Television Review

BBC1'S ARTS programme Omnibus looked at the career of Dean Martin, of whom Angie Dickinson said: "He is more interesting doing nothing than most people are doing something." This is just as well, since nothing is what he appeared to have done best. While Jerry Lewis capered round the night-club stage like an electric frog, Martin stood there and crooned sweet nothings into the microphone. When the Rat Pack partied, he went to bed. When, in the 1960s, he had his own television series, he refused to rehearse in the studio: he would turn up on the day, read his cue-cards and, before the closing music had finished, he would be in his car and off home.

His second wife, Jeanne, described him as the least curious man she had ever known; he never read a paper, and boasted that he never had, nor ever would read a book. She attributed the break-up of their marriage to the fact that he was never at home - not because of work or women, but because he was forever playing golf. There were no family holidays, no big events in his life. In the 1980s, he dropped out of a Rat Pack reunion tour because he couldn't stand the late nights. All his life, it seemed, he just muddled on, armoured by indifference and passivity; and in his seventies, when the routine had finally palled, he just stopped.

This passive quality afflicts his singing. One marvellous moment in Elaine Donnelly's film had Dorman Panebianco, a barber in Martin's hometown of Steubenville, Ohio, analysing his vocal style: "He had romance in his voice and that's what made him... He brought the moon, he brought the stars, and he made a string of pearls for the girls and he sang them beautiful songs and they closed their eyes and dreamed. And that's the way it was." (It seems incredible that Mr Panebianco has been stuck in a barbershop all his life.) But if he did have sex appeal in his early days, it wore off; mostly, he had a baritone too smooth, too unruffled to catch the attention.

But the singing was just one element in a marvellously composed stage persona - the tipsy, self-deprecating lounge Lothario. In fact, the tipsiness was an act - he never drank on stage (the glass he always held was filled with apple juice). He was a terrific actor and comedian: extracts from his own television series demonstrated a gift for ad-libbing ("Don't bite your nails, look what happened to Venus de Milo") and uncanny timing. At one point, taking the mickey out of a Sinatra record, he inserted his jibes with a swing and precision that Sinatra himself would have envied.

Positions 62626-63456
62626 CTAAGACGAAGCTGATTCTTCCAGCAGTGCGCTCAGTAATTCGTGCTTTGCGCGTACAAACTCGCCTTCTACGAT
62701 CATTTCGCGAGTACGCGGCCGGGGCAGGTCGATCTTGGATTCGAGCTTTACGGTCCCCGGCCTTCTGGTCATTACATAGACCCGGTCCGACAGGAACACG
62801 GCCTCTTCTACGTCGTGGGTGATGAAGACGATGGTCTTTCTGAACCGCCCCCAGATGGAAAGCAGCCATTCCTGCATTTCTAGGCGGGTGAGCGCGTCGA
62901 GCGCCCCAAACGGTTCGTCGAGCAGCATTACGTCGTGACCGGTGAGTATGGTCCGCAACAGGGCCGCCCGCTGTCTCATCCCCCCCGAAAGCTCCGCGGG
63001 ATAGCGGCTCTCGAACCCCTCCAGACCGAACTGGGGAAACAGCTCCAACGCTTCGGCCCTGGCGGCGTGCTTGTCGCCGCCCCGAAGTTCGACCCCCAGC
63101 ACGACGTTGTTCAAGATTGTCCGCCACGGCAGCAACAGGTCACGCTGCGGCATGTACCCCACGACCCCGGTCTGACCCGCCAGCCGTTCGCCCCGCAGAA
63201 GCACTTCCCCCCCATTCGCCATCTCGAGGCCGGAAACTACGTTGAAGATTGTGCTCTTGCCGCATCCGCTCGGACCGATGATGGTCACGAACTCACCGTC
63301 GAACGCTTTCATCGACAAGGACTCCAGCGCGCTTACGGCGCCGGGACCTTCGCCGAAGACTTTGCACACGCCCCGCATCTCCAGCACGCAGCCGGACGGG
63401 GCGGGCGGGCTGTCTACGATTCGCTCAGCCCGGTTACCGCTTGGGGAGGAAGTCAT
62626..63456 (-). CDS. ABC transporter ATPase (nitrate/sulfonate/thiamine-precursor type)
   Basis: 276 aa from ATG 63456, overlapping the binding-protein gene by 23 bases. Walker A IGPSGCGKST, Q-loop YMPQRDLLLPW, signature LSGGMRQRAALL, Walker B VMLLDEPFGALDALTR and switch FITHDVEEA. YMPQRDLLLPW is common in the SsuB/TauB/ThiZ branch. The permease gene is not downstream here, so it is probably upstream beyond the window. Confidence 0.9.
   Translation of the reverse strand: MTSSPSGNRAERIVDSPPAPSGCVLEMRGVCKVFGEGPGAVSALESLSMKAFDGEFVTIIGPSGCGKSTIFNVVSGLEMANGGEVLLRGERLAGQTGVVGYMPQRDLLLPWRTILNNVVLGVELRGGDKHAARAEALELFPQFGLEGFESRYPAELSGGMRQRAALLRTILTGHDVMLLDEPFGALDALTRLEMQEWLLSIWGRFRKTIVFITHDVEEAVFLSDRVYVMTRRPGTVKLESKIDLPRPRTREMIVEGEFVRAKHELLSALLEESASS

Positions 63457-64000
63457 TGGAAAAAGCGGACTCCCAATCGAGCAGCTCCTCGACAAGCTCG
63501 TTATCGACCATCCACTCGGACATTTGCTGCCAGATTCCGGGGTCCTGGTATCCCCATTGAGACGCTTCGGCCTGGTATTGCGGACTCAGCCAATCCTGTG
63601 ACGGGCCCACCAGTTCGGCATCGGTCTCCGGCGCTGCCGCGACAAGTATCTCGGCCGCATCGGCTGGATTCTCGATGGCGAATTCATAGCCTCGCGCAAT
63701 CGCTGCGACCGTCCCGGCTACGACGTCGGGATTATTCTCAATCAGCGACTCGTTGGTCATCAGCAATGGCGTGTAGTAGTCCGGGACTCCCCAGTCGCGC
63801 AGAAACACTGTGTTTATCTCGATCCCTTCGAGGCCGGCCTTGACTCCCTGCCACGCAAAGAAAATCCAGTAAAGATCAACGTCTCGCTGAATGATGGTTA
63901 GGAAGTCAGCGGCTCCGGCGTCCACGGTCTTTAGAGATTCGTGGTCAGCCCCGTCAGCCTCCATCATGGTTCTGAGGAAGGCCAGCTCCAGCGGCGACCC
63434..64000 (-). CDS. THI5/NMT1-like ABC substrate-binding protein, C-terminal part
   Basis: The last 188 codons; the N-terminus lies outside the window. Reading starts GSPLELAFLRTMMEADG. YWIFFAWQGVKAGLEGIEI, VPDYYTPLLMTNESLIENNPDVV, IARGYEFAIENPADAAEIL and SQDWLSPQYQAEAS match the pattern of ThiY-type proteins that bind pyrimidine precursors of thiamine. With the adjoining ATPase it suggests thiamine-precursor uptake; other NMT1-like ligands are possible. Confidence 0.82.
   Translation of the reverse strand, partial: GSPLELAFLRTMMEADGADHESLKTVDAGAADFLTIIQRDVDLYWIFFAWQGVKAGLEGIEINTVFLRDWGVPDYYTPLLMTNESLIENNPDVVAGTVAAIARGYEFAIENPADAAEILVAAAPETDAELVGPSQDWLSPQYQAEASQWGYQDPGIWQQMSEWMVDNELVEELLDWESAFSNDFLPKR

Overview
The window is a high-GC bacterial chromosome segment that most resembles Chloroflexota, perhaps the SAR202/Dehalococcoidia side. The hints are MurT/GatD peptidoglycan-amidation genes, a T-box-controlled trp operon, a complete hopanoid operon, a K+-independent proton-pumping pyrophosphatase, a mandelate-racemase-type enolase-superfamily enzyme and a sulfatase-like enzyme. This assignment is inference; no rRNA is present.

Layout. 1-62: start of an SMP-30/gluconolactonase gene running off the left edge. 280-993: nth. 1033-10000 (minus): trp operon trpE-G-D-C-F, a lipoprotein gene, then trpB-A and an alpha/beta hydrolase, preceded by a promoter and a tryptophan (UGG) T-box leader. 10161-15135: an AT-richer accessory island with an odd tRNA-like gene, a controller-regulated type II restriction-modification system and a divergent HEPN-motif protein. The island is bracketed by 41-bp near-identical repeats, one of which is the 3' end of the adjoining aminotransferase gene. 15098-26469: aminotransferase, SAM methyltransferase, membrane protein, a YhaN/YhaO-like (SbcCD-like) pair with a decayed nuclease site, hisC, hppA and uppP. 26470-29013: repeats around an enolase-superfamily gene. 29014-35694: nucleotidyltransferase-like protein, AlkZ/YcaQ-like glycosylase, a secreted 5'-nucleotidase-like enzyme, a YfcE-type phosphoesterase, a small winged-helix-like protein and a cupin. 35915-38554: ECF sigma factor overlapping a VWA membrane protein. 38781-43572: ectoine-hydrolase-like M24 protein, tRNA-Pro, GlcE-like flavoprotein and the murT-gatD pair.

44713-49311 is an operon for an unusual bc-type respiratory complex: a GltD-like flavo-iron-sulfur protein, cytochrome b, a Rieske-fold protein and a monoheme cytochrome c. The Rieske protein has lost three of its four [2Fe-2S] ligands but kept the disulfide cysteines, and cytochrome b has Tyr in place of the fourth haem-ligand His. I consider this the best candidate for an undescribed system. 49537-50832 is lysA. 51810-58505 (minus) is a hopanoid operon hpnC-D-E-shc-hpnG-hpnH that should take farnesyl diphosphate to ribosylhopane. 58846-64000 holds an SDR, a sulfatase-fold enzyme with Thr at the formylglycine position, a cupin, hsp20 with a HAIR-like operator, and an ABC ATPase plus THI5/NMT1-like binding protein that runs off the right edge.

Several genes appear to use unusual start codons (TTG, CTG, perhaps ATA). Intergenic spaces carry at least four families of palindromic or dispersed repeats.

For some reason, the programme felt the need to go into the question of who was more talented - Lewis or Martin. If anybody thought there was any argument, the footage of Lewis crossing his eyes and making goofy noises should have put paid to it. There were also some gaps in the chronology, and once or twice the commentary showed an annoying urge to make Martin mean something. He did nothing and he meant nothing; he just did it with style and humour.

These were qualities last night's Equinox (C4) was short of, from the weakly punning title ("Storm in a D-Cup") onwards. The subject of the programme was silicone breast implants. In recent years, there have been numerous scare stories about the health risks associated with them, but more recent studies suggest that not only are they not harmful, they may even provide some protection against cancer (though the reasons for this seem to be imperfectly understood).

The evidence that implants are harmful ranged from the anecdotal to the downright kookie - the actress Sally Kirkland explained how her implants had caused agony in her left arm: but "I would put this little doggie [indicating a small spaniel-type mutt] on my arm and he was so filled with love that I would gradually feel life-force energy coming back". The evidence in favour of implants was far more impressive, supported by a battery of experimental statistics. This is important, because on the basis of the anti-implant lobby's horror stories, some women have done themselves terrible damage having their implants removed.

Still, that hardly appeared to excuse the programme's gung-ho, pro-big ones approach, emphasising how good it can be for a woman's psychological well-being to have the operation. The lesson seemed to be: if you have implants, let them be; if you don't, learn to be happy some other way.

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